Wheat across central and west Kentucky (which makes up the bulk of the wheat acres in the state) has been in various stanges of flowering since early last week. Many fields are currently at full anthesis or slightly beyond.
As we all know, it has rained a lot over the past 5-8 days across much of the state. This wet weather, as well as temperature and humidty conditions, have resulted in a moderate to high FHB risk across most of central and west Kentucky. The windy weather before it started to rain, and now the rain, has greatly hindered fungicide applications aimed at Fusarium head blight suppression. Some spraying was probably possible on Monday and Tuesday of this week, but the current storm system moving through the state will effectively eliminate the possibility of ground spraying for today (Wed), probably tomorrow, and maybe into Friday-Saturday. Aerial application will also be challenged. The bottom line is that most wheat fields in the state will be highly vulnerable to FHB. By time spraying is possible again, it will be too late to spray most fields due to label restrictions. Plus, from a practical perspective, once infection has occurred, fungicides (which are not that good against FHB in the first place) are of little value.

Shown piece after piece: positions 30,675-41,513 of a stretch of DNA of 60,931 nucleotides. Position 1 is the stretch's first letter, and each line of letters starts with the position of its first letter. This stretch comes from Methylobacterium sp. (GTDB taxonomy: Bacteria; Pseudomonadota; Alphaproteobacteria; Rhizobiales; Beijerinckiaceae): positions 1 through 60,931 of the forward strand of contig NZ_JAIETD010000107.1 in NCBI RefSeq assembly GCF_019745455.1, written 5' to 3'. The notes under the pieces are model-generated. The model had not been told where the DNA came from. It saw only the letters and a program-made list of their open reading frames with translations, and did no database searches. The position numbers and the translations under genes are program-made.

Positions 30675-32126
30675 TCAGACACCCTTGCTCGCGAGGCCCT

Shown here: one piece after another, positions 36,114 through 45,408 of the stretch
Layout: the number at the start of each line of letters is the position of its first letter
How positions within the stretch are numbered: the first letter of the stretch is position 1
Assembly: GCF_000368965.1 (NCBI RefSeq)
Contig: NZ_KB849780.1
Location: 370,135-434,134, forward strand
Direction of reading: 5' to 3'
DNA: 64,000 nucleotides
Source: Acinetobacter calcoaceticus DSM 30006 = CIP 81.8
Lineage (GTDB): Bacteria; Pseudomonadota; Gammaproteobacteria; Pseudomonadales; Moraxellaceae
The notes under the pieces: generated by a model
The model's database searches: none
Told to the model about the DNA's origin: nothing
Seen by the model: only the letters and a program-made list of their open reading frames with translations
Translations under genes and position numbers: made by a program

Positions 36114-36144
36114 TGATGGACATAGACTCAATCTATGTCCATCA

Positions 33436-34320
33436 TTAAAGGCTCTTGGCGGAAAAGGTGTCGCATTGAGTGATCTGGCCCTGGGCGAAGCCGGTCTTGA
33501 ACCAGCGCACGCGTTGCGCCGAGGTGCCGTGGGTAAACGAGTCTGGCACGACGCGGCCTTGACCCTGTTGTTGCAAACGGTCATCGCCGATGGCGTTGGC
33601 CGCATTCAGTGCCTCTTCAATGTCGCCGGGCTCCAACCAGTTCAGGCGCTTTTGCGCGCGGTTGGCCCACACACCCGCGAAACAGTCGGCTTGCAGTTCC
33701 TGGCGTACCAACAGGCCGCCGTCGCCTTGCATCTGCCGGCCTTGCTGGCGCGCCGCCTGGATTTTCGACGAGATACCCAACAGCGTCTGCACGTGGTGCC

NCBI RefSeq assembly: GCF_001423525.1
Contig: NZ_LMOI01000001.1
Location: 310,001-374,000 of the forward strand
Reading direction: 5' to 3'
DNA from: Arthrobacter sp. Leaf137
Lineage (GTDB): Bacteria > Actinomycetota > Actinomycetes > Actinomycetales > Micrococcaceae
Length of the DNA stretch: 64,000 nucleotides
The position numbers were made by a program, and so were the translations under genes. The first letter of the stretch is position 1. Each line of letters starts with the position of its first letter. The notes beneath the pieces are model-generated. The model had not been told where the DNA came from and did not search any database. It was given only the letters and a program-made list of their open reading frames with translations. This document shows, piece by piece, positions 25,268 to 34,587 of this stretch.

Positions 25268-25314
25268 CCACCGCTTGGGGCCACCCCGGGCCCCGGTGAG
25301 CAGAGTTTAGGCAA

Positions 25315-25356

I rarely prognosticate epidemics, but it seems that nothing is in our favor, and everything is pointing towards an significnat FHB episode in the state. Fields that were in full flower early last week may escape significant infection since they were beyond the most susceptible infection stage by the time the rains began. Likewise, crops that have yet to flower, may escape infection. But the acres that fit either of these two scenarios is rather small compared to the whole.
If it is any consolation, remember that when FHB pressure is high (such as I believe it is right now), fungicide-treated crops can still be severely impacted by both FHB and DON. That is, only 30-50% suppression can be expected when fungicides are applied under the best of scenarios. One final point. Some may be thinking that they wish they had sprayed while their crop while it was still heading out, but before flowering. Doing so would have provided little benefit against FHB due to the limitations of fungicides against FHB and the fact the new tissue that emerges after application would be (for all practical purposes), unprotected.
I am sorry to have to predict this gloomy situation. We will know how accurate my words are by mid-May. That is about how long it will take for FHB symptoms to be expressed.